So that's it, this is the end of file-sharing then, right?
Orange City, CA (PRWEB) April 11, 2012
CNET news is reporting that starting this July all major US Internet service providers will start tracking and monitoring their user's bittorrent downloads as part of an agreement between the MPAA, RIAA and all the major ISPs. Last July, Comcast, Cablevision, Verizon, Time Warner Cable and other service providers announced that they had agreed to adopt policies designed to discourage customers from illegally downloading music, movies and software. Since then, the ISPs have been very quiet about what these measures included. During a recent panel discussion before a gathering of U.S. publishers in February 2012, Cary Sherman, CEO of the Recording Industry Association of America, said most of the participating ISPs are on track to begin implementing the program by July 1st. Quoted from RIAA.com, "Each ISP has to develop their infrastructure for automating the system," Sherman said. They need this "for establishing the database so they can keep track of repeat infringers, so they know that this is the first notice or the third notice. Every ISP has to do it differently depending on the architecture of its particular network. Some are nearing completion and others are a little further from completion." At that time, the accused customers will also be informed of the risks they incur if they don't stop pirating material. If the customer is flagged for illegal downloading again, the ISP can then ratchet up the pressure. Participating ISPs can choose from a list of penalties, or what the RIAA calls "mitigation measures," which include throttling down the customer's connection speed and suspending Web access until the subscriber agrees to stop pirating.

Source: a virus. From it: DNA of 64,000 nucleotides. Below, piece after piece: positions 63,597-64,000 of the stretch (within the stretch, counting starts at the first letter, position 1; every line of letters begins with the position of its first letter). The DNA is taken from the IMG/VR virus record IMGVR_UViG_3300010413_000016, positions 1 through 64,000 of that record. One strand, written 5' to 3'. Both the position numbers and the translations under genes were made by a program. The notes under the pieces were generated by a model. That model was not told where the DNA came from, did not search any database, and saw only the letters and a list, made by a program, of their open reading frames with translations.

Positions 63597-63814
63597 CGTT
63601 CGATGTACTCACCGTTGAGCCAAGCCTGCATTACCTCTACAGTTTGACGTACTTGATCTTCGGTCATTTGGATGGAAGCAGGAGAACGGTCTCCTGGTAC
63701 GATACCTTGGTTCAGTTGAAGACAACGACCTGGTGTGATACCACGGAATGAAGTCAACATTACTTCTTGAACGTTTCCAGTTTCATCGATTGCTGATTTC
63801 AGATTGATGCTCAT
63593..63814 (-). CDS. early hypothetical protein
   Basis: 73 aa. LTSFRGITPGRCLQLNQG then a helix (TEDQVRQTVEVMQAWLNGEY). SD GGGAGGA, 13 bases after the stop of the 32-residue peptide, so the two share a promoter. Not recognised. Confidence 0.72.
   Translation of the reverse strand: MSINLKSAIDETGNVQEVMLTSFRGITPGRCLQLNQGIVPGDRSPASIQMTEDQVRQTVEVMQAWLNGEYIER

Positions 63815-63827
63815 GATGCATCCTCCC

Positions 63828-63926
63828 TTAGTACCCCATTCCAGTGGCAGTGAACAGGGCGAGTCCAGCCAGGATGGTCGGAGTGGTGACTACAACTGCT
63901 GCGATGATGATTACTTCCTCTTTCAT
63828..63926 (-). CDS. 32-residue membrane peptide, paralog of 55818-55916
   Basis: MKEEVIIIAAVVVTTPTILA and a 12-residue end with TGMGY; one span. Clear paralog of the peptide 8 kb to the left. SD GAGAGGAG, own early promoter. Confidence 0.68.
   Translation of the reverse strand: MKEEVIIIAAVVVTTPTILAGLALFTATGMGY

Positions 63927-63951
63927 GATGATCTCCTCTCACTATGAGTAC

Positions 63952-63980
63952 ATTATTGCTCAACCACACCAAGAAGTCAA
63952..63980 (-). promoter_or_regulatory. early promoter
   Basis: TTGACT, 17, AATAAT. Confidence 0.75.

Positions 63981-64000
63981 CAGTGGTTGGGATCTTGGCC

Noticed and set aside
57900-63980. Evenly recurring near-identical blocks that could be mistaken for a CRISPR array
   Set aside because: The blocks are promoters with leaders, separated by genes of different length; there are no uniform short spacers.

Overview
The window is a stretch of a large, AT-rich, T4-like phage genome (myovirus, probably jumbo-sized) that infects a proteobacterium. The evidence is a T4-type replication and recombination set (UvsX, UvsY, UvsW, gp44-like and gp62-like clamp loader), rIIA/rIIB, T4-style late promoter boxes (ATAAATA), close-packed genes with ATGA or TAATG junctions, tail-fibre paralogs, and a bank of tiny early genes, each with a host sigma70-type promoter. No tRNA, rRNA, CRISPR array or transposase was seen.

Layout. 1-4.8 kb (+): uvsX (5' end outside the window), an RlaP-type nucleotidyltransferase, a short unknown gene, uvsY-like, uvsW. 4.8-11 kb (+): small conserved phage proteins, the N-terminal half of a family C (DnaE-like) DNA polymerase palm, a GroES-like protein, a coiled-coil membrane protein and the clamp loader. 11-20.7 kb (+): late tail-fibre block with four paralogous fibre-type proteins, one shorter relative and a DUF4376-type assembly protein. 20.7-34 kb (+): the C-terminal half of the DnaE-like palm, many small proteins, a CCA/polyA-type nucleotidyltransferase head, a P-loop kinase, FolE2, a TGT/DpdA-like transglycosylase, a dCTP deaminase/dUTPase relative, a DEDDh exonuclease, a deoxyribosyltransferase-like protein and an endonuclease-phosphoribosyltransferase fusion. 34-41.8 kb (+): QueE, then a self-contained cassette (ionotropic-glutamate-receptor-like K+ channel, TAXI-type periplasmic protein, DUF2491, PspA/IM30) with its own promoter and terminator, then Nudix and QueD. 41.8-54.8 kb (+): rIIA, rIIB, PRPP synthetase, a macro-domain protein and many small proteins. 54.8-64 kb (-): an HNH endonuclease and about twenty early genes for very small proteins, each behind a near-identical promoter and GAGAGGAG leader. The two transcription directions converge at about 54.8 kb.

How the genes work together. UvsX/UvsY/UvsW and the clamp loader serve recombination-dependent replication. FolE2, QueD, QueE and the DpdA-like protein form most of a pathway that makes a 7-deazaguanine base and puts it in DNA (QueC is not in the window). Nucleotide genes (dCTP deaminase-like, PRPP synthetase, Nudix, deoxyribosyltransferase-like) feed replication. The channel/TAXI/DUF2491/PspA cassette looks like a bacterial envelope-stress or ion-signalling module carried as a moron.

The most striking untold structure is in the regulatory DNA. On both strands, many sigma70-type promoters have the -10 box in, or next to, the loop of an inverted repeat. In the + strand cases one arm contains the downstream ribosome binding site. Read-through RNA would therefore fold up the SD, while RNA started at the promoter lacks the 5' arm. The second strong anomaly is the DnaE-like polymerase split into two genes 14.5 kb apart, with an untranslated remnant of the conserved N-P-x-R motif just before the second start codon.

So that's it, this is the end of file-sharing then, right? Probably Not. There is an endless list of solutions that can help protect a users identity when browsing and downloading torrent files online. The most popular option for users today would be a proxy server or VPN from an anonymous Bittorrent privacy protection service such as TorGuard.net. A proxy server funnels internet traffic—in this case, just BitTorrent traffic — through another secure server, so that the anonymous BitTorrent IP address will be from a secure anonymous server that can't be traced back instead of the address that points to their home. That way, one can effectively bypass traffic through services like these so their ISP cannot see what is being downloaded. Access to a virtual private network (VPN) benefits a user by hiding their identity on both bittorrent and internet browsing/email. A VPN service can also prove very valuable when accessing personal or sensitive information at public wifi hotspots.
In closing, BitTorrent isn't the safe haven it once was and if people are going to use it to share and download files after July 1st, they must realize they are taking a very large risk. While TorGuard’s anonymous bittorrent protection service isn't free, at roughly $5/month, it isn't very expensive, and well worth it if the goal is to torrent anonymously. A law suit settlement, if it comes to that, will cost at least a couple thousand dollars, which equals a couple decades of TorGuard subscriptions, so keep that in mind.